4. Is the offense directly job related? If the applicant is seeking a job handling finances, a conviction for theft, fraud, or embezzlement would certainly be relevant in making the decision about that individual’s suitability for employment. To a broader degree any conviction involving dishonesty might be relevant. A person applying for a position requiring driving who has a history of moving vehicle violations or DUI convictions would raise appropriate safety concerns.
  5. Does the conviction reflect violence or other crimes of a personal nature that would impact workplace safety issues or interaction with the public, customers, or consumers?
  6. Does the individual’s conviction reflect negatively upon the company or potentially impact customer or vendor relations?
  7. If an individual has multiple convictions over a period of time, are they related to the same behavior showing a pattern of undesirable conduct?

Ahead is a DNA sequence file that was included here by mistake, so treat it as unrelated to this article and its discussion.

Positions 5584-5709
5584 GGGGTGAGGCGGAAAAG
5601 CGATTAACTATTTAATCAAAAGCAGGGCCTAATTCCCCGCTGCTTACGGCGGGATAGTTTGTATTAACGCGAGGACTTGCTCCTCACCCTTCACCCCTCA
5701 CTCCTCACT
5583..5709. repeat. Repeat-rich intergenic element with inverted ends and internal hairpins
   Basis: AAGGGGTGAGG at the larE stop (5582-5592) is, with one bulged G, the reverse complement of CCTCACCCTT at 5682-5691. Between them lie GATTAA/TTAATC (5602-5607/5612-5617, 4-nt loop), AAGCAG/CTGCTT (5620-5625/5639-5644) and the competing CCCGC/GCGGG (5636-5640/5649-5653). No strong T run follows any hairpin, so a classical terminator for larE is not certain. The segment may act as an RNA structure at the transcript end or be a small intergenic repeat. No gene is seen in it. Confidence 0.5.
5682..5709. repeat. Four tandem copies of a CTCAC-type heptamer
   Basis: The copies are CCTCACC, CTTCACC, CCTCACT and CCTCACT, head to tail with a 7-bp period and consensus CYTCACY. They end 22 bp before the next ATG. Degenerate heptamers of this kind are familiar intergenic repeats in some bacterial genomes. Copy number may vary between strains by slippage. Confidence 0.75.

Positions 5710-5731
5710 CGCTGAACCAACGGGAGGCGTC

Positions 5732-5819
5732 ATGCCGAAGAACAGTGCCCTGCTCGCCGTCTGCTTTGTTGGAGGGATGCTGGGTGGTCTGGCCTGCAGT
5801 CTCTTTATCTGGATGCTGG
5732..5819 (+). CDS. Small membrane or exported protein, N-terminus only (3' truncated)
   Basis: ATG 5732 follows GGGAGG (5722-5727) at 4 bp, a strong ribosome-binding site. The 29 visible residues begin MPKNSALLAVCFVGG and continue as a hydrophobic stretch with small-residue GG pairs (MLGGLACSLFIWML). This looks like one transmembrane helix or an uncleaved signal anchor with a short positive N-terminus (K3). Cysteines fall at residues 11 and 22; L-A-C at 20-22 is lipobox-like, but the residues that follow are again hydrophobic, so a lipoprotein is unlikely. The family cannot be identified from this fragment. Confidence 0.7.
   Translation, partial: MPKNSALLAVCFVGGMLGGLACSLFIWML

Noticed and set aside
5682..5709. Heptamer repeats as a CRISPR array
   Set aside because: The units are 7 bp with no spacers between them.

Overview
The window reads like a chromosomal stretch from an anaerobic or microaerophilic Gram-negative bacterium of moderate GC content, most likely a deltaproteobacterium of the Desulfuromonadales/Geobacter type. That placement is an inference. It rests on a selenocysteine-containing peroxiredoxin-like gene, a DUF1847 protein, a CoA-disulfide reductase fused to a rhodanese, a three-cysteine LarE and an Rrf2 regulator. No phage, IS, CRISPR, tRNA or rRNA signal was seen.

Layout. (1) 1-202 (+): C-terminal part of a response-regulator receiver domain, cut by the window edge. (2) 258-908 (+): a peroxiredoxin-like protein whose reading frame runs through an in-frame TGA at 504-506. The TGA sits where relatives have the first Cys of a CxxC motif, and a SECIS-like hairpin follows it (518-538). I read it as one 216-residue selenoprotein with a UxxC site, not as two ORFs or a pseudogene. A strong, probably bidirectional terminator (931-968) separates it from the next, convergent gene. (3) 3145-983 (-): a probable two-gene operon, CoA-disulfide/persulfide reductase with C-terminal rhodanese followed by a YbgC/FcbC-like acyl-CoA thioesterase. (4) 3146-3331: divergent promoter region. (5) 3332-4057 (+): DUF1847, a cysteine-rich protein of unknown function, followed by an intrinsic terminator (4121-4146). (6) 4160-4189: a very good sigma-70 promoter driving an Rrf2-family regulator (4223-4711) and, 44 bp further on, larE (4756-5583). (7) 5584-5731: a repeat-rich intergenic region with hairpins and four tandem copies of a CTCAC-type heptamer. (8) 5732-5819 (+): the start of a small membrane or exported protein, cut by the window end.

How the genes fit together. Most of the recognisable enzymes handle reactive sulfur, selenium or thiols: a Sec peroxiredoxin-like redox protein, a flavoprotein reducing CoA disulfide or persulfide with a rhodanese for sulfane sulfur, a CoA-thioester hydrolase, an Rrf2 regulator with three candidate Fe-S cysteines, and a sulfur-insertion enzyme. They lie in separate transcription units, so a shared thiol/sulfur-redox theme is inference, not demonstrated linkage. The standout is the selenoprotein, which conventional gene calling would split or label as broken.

8. Was the conviction subsequently overturned or expunged following completion of a required program, sentencing, or probation?
  9. Has the applicant shown steady employment since the conviction and can you get a reference from those employers?
  10. Is the applicant qualified regardless of their criminal history?
  11. Absent the conviction, would you consider hiring this person? If so, what is the applicant’s story and does it pan out? Does the opportunity for an explanation of the circumstances justify reconsideration of that applicant’s qualifications? As noted in the EEOC Guidance, offering the opportunity to explain the circumstances is a procedure the EEOC believes should be followed for all individuals with criminal background records and not a selected few.

It is apparent that a degree of subjectivity can enter into the process and employers must be careful to ensure that proper steps are taken to ensure the non-discriminatory application of the process and the decisions made. Any time subjectivity enters the process, the potential for “different treatment” arises and thus, the potential for disparate treatment claims. Accordingly, human resources representatives or other individuals responsible for compliance with Title VII or employment-related statutes should be involved in the process.